By Rey E. Requejo
Manila Standard Today
CHIEF Justice Renato Corona on Friday rejected insinuations that he had acquired assets through illegal means and put them under his wife’s and children’s names.
It would have been “careless and stupid” of him to do so, he said.
House prosecutors had claimed earlier this week that Corona failed to declare all his property in his statement of assets, liabilities and net worth. They presented several witnesses who claimed he owned pieces of property in Taguig City and Quezon City.
Among those who took the witness stand to provide the documents of Corona’s supposed real estate assets were register of deeds Sedfrey Garcia of Marikina, Carlo Alcantara of Quezon City, Randy Rutaquiao of Taguig, and Constante Caluya Jr. of Makati.
The prosecutors claimed that the documents were for property that Corona had acquired illegally, a claim he denied.
During the impeachment hearing Thursday, Corona’s counsel, retired Justice Serafin Cuevas, questioned the relevance of the land titles to Article 2 of the impeachment complaint, which accuses Corona of failing to file his statement of assets, liabilities and net worth.
Cuevas said the titles were not connected with the issue of Corona’s statements of assets, “but a different aspect of impeachment regarding illegally acquired wealth, to which we have a standing objection.”
The House prosecution panel earlier said the titles were material to the impeachment case.
On Friday, President Benigno Aquino III accused Corona of using “squid tactics” and deflecting the public’s attention from the impeachment proceedings by bringing up the Hacienda Luisita issue.
“He should just answer the issues leveled against him. That is what experts call squid tactics,” Mr. Aquino said.
“What is the connection of Hacienda Luisita to his impeachment? He was being asked if he [had] filed his Statement of Assets, Liabilities and Net worth, and if had disclosed this publicly. He should have just said yes, it was filed on this date and it came out in this publication, meeting the public disclosure requirement of the Constitution.”
Corona had earlier bared a conspiracy against him by three powerful people whom he did not name, but he clearly referred to President Aquino as one of them, whom he said did not wish the land in his family-owned Hacienda Luisita distributed to farmers as ordered by the Supreme Court.
Presidential spokesman Edwin Lacierda claims that Corona’s conspiracy theory is “a desperate ploy” to deflect attention from himself.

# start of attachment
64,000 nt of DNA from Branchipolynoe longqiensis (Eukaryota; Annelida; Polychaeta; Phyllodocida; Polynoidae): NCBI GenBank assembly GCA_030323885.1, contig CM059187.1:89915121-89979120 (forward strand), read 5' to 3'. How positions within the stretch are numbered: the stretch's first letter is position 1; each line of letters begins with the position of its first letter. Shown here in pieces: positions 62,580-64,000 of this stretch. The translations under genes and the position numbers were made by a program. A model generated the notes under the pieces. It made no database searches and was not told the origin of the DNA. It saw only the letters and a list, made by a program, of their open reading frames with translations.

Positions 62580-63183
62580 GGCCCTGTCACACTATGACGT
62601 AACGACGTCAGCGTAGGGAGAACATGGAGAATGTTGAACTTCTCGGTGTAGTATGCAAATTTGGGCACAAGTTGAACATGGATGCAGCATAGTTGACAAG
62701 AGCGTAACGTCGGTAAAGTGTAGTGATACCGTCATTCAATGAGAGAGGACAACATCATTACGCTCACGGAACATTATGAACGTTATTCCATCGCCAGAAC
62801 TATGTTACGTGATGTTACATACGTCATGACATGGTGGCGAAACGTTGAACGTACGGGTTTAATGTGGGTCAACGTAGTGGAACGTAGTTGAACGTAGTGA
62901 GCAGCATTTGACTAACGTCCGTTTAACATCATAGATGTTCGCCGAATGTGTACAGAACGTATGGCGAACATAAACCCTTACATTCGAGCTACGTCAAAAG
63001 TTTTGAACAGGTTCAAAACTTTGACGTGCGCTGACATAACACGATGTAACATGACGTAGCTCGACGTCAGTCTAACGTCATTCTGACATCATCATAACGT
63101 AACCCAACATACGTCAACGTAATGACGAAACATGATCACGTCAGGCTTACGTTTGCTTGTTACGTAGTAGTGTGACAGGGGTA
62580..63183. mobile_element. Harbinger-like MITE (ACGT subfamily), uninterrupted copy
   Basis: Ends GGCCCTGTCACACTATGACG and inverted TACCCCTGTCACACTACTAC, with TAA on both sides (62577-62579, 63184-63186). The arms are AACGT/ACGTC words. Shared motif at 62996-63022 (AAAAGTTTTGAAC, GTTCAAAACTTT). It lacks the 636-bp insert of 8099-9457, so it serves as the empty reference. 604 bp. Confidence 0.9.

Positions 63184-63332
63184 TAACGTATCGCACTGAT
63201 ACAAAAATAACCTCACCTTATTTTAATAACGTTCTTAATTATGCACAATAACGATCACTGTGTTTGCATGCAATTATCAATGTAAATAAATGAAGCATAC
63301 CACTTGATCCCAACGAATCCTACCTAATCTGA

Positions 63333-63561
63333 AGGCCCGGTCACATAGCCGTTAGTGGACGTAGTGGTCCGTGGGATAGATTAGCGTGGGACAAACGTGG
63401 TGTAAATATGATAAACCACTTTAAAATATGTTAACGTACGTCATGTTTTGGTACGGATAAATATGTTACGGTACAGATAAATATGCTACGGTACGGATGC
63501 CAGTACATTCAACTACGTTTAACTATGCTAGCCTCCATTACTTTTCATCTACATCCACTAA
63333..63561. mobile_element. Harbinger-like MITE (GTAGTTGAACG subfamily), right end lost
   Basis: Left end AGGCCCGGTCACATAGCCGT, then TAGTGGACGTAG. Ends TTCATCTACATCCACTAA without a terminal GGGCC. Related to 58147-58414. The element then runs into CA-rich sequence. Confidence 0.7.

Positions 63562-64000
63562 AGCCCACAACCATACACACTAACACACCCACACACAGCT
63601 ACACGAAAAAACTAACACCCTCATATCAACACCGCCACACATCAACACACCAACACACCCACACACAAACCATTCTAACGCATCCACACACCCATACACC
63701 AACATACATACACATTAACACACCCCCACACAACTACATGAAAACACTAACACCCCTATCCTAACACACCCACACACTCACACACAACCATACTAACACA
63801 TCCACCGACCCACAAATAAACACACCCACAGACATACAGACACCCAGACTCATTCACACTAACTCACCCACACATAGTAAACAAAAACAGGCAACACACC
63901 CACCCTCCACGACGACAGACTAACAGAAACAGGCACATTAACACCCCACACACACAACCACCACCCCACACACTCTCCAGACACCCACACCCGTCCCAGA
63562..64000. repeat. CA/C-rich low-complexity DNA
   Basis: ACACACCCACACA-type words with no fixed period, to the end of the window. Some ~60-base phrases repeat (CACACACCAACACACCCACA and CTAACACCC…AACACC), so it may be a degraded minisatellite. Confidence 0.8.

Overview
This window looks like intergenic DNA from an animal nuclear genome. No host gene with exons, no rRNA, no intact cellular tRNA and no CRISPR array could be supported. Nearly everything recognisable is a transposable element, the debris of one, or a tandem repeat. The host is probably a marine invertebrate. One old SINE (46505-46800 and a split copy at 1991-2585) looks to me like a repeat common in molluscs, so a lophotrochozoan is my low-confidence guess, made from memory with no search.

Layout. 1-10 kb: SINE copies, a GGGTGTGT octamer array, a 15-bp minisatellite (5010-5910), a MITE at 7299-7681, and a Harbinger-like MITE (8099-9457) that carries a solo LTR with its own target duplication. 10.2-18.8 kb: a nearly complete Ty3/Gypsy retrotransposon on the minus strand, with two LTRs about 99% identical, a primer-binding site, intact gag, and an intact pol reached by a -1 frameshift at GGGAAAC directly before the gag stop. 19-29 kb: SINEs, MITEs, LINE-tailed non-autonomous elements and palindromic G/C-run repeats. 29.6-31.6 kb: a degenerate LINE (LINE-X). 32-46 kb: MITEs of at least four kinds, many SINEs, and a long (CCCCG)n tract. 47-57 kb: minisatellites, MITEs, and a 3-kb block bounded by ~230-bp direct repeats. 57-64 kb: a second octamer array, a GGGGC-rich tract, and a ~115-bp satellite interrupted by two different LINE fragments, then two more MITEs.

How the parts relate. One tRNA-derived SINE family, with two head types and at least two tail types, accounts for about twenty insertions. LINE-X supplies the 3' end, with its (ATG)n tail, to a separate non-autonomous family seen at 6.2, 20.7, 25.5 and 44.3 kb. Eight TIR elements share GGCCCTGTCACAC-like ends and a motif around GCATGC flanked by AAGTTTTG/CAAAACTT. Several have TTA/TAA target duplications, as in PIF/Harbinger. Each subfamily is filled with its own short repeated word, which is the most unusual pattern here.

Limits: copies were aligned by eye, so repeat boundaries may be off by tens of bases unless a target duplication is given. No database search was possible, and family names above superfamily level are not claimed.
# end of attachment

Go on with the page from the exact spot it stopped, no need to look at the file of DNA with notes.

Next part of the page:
Mr. Aquino on Friday expressed confidence that the House prosecution team would perform better after drawing criticism for their lackluster performance.
“I believe in the coming days our panel will show how good they really are,” he said.
The watchdogs in the impeachment trial are questioning the prosecution’s claim that proving the discrepancies between Corona’s actual assets and the assets he disclosed in his statements of assets, liabilities and net worth will be enough to convict him.
The Integrated Bar of the Philippines, which has put up an “impeachment watch,” said the burden of the prosecution was beyond proving that the chief justice’s salary was not commensurate to the property he owned.
“Under the law on ill-gotten or unexplained wealth, it is not only the salary but also ‘other lawful income’ that is considered in explaining whether the wealth acquired by an official is not commensurate or is unexplained,” said group spokesman and Northern Luzon Gov. Dennis Habawel.
The Prosecutors claimed in Thursday’s hearing that Corona did not declare some property and understated the value of the others.
They questioned why the 303-square-meter unit at the Bellagio Tower in Bonifacio Global City, Taguig, that Corona and his wife Cristina acquired in 2009 for P14.5 million was not in the chief magistrate’s 2010 statement of assets and liabilities, which declared assets of P22.9 million and no liabilities.
Corona’s assets include a condominium unit in Taguig City that was acquired in 2004 on installment with an assessed value of P1.4 million and a “current fair market value” of P2.4 million.
He has a second Taguig condominium unit acquired in 2010 on installment with an assessed value of P3.5 million and a market value of P6.8 million, but it wasn’t clear if this was the Bellagio Tower unit. With Joyce Pangco Pañares